For God so loved the world…

Scott Smith —  December 2, 2012 — 1 Comment
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(This post is part of a series. For an introduction to the topic read, “How ought we read the Bible?” To see all posts in this topic, go to “Hermeneutics”)

 

For God so loved the world, that he gave his only begotten Son, that whosoever believeth in him should not perish, but have everlasting life. – John 3:16 (KJV)

This is the version most of us are familiar with – but I think the wording in this version is misleading, or at least incomplete. To be fair, it’s worded this way in a number of versions. The common understanding isn’t horrible, but I think it misses something.

When John says that God so loved the world, he isn’t saying God soooooo loved the world. In other words, it’s not the same meaning that your grandma would have in mind if she said it. John was not trying to communicate that God really, really, really loved us, though that is how I think we usually read it. John was trying to communicate how God loved us.

I think the NET version of the Bible is helpful here. Check out John 3:16 in the NET Bible:

For this is the way God loved the world: He gave his one and only Son, so that everyone who believes in him will not perish but have eternal life.

Or in Wuest’s Expanded Translation:

For in such a manner did God love the world, insomuch that His Son, the uniquely-begotten one, He gave, in order that everyone who places his trust in Him may not perish but may be having life eternal.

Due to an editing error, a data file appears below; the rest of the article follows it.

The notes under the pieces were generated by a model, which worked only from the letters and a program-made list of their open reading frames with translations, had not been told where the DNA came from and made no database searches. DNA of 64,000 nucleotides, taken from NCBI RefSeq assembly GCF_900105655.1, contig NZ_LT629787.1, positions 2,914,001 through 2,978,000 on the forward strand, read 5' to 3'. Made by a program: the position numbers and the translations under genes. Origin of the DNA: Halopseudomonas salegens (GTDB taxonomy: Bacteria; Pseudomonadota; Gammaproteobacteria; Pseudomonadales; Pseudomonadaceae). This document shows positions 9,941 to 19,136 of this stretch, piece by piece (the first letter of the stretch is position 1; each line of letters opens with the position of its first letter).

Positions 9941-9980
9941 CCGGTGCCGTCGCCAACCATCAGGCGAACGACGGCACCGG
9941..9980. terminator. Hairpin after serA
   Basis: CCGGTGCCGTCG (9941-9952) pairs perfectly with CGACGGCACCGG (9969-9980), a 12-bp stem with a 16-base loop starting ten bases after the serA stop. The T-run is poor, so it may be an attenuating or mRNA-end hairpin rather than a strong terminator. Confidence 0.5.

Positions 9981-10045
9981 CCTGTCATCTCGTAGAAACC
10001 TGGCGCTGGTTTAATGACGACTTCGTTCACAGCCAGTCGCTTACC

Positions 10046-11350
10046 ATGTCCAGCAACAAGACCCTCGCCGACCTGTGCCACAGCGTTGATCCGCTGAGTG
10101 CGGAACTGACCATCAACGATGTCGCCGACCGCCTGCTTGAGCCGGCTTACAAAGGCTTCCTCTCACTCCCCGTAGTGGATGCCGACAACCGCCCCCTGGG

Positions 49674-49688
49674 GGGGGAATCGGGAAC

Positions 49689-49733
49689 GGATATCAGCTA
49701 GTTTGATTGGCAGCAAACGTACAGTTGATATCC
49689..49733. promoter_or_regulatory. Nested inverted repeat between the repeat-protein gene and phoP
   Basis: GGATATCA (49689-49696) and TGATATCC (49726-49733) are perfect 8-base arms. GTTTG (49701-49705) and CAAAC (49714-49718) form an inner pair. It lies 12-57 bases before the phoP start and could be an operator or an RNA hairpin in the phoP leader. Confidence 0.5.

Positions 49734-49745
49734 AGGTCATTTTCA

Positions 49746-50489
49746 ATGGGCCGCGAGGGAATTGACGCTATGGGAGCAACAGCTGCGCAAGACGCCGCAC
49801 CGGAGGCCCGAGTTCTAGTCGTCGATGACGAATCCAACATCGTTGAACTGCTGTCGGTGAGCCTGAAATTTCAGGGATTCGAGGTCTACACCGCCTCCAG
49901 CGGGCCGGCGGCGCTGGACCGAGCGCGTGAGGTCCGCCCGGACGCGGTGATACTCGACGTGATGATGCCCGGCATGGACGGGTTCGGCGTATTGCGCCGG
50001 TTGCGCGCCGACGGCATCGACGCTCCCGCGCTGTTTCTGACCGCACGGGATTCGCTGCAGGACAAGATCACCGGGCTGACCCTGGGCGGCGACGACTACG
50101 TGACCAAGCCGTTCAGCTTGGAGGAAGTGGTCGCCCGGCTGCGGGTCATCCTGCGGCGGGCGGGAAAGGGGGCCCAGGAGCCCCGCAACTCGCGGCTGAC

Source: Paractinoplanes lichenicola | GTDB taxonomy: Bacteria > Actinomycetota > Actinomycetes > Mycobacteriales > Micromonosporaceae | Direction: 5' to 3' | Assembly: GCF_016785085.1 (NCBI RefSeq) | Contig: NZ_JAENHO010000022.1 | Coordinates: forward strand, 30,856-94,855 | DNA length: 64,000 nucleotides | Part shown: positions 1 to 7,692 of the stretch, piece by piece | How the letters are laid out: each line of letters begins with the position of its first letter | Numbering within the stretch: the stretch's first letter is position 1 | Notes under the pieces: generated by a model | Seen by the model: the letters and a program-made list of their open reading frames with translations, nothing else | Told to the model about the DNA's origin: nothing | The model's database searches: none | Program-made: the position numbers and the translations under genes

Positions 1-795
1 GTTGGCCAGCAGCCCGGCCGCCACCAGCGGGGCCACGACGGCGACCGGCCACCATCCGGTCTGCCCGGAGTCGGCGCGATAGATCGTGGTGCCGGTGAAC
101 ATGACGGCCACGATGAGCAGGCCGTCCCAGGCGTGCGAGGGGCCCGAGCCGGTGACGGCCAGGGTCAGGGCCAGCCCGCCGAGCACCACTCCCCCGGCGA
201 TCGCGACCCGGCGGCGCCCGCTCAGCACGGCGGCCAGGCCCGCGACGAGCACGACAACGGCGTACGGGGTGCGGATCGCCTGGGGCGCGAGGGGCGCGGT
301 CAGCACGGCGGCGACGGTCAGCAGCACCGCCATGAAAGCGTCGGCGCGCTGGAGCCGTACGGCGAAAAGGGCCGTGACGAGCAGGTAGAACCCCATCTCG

There are other versions that translate along these lines as well. This phrase “so loved” ought to be read as “this is how much”, or “in this way.”

Does this explain how much God loves us? Yes, but it does so by illustration not hyperbole. You can think of it like this: “God has shown his love to the world in this way.” In what way? From the prior verses, much like the way Moses lifted the snake in the wilderness. He loved the world by giving His Son to be lifted up on a tree for the salvation of mankind.

Is this to say that the traditional understanding is blatantly wrong? I don’t think so. The common view doesn’t do any real damage to Christian doctrine. That said, I think this view gives us a richer understanding of God’s love and its expression.

Scott Smith

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Scott Smith is a lifelong Christian and an active member of his church. He enjoys blogging and teaching on Christian theology and defense as well as engaging skeptics in debate regarding Christian truth claims. Scott is a co-founder of Etcetera as well as TC Apologetics, and in his spare time he runs his own 3D design company.